Pennsylvania’s Mason Porter is on a serious roll. In recent months, they’ve released a single based on the Edgar Allen Poe story The Tell Tale Heart, had a small batch craft beer named after them, and now have partnered with the National Park Service’s Centennial celebration to release a new EP, Heart Of the Mountains. While many sponsorships can be blatant advertisements, the way Mason Porter has taken the very essence of embracing nature and infused it into their songwriting and playing is both impressive and heartwarming. It’s hard to find a more universally agreed upon subject than the protection and importance of our many unspoiled parks and preserves, and the merging of that thought with the mountain music made by Mason Porter is inspired.Opening with the title track, Mason Porter kicks off the nature themed collection of tunes with a very visceral lyrical look at the enveloping sense of being far from civilization, lost in nature’s splendor. The driving mandolin, fiddle and drums give the song a galloping nature that invokes the gleeful spirit of running free. “See America,” the second track, talks of second chances and the boundless hope that is the American Dream. “Box Of Answers” features a meditative, lilting examination of choices, mistakes and the inability of modern distractions to fill the emotional needs that we all possess. To find life’s riddles, we fire have to put more thought into asking the right question. A much needed reminder that was very well put.Mason Porter takes this nature themed opportunity to deliver a spellbinding take on the old-as-the-hills song “Shenandoah.” It’s been adapted and reworked many times throughout its hundreds of years of existence, and Mason Porter continues in that long tradition by merging modern production and sensibilities with a timeless sound. The ethereal opening of “You And I” shows the depth of sound, variety of tempos and incredible potential of Mason Porter’s diverse array of instrumentation. Whispering and wistful, the romantic song touches not on the more familiar ground of finding or losing love but the less examined area of how to keep the flame alive.The closing tune, “Yosemite,” is a lengthy instrumental that allows the band to stretch out and find fresh ways to fill space in ways only they can. It’s a strong song and a telling indicator of the band’s development. You can literally hear the thought put into the spacing and pacing of the proceedings and it’s proof that proper planning gives bands the best chances to shine.Heart Of the Mountains is a strong statement from Mason Porter about the state of the band and its future, which is certainly as clear and wide open as the parks that the album celebrates. With the amount of material already released this year, it’s a safe bet we’re not done hearing from them, but for now, fans of modern bluegrass have six new songs of gold to treasure.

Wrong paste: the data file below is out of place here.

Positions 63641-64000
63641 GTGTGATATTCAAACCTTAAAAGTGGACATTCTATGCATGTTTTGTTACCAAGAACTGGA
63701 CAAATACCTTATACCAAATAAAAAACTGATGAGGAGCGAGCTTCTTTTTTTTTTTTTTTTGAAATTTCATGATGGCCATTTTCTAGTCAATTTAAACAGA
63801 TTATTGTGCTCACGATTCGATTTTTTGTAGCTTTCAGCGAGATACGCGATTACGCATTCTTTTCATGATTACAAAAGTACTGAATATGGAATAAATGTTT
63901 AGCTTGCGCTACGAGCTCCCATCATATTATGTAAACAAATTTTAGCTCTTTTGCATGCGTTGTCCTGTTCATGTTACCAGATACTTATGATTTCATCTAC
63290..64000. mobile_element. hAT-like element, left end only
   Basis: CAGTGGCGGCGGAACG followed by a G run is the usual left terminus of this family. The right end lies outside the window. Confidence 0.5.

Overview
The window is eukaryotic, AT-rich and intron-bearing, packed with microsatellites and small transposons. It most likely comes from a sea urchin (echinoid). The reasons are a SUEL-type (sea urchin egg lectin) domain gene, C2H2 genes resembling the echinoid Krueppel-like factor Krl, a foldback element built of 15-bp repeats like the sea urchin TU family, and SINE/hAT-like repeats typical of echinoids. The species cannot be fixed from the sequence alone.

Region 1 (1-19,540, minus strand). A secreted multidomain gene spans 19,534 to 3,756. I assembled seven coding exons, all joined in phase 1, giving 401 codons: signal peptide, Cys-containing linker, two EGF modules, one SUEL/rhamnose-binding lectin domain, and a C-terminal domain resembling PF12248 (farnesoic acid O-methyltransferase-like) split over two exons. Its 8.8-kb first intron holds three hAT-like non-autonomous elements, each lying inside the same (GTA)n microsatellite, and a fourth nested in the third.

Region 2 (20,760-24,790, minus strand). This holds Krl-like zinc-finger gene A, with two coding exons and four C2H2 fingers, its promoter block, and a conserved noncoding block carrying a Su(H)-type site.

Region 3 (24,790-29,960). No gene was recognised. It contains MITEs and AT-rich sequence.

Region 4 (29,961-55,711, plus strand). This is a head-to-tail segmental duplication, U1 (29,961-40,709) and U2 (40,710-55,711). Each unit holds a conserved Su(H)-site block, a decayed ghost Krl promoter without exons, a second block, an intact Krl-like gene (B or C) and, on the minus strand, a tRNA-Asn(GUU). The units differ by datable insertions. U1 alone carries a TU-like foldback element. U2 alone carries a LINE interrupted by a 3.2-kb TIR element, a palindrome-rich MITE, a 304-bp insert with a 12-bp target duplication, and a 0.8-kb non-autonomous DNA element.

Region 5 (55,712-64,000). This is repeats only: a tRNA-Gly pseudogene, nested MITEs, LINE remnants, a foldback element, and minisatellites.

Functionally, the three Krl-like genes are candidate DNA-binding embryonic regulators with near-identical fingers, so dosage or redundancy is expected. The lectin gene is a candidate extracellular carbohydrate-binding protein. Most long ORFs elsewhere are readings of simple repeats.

As the stakes for standardized tests continue to rise, a new nonprofit organization will offer free preparation courses to disadvantaged high school students in Los Angeles in the hopes of improving their college opportunities.SEE College Prep — which provides SAT preparation programs to low-income students through partnerships with existing college programs — hopes to use USC as its base of operations.SEE hopes work with USC students to help students gain entrance into four-year colleges. The organization will be coordinating with a federally funded program that offers grants to poor students.“Our hope is that USC will more or less be the hub of [SEE] in the Los Angeles area,” said Garrett Neiman, the Stanford student who founded SEE and scored a 2400 on his SAT.SEE has already established programs in other parts of the state, with partnerships at Stanford University and UC Irvine. SEE offers a five-week, 42-hour program and curriculum designed by students from Stanford, according to the programs website.“This last summer we helped over 500 students,” said Austin Hay, a USC sophomore majoring in environmental engineering and SEE’s vice president of programs. “The average improvement score was 240 points.”As SEE expands into Southern California, Neiman hopes USC students will be a driving force in the program, both as tutors and volunteers.The main obstacle to finding volunteers is their test scores, Hay said, because SEE requires students to score in the 99th percentile across the board. As a result, many applicants are ineligible from the beginning.But Hay said he is still attempting to gather interest for the launch next summer. SEE is currently seeking tutors, recruiters, managers and advertisers.“Students would find it fulfilling to help [other] students, who are not as privileged, get into a school like USC,” Hay said.Laura Welch, a freshman majoring in business administration, said she knew students who didn’t take the SAT because of the cost, and said she would be interested in helping kids in similar situations by working as a tutor for SEE.“Especially since we’re so fortunate to be here,” Welch said. “[By taking SEE], it doesn’t matter where you come from or your financial situation.”According to Neiman, SEE also helps the communities where students take the nonprofit classes by recruiting the program’s top graduates as tutors.“By bringing back role models from those communities, we give students access to peers who really made it,” Neiman said.